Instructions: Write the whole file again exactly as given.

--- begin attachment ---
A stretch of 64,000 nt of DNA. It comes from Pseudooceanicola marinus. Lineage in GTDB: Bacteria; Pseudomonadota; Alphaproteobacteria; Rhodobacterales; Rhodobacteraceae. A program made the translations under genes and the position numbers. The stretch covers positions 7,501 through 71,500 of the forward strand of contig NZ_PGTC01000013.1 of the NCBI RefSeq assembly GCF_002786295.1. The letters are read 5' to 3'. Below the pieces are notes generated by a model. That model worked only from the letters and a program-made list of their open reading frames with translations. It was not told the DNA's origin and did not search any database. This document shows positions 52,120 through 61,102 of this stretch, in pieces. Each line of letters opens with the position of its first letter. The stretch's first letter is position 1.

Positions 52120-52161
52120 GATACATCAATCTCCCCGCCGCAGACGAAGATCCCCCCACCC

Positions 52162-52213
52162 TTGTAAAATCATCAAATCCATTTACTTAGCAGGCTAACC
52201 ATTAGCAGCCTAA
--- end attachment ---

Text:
A stretch of 64,000 nt of DNA. It comes from Pseudooceanicola marinus. Lineage in GTDB: Bacteria; Pseudomonadota; Alphaproteobacteria; Rhodobacterales; Rhodobacteraceae. A program made the translations under genes and the position numbers. The stretch covers positions 7,501 through 71,500 of the forward strand of contig NZ_PGTC01000013.1 of the NCBI RefSeq assembly GCF_002786295.1. The letters are read 5' to 3'. Below the pieces are notes generated by a model. That model worked only from the letters and a program-made list of their open reading frames with translations. It was not told the DNA's origin and did not search any database. This document shows positions 52,120 through 61,102 of this stretch, in pieces. Each line of letters opens with the position of its first letter. The stretch's first letter is position 1.

Positions 52120-52161
52120 GATACATCAATCTCCCCGCCGCAGACGAAGATCCCCCCACCC

Positions 52162-52213
52162 TTGTAAAATCATCAAATCCATTTACTTAGCAGGCTAACC
52201 ATTAGCAGCCTAA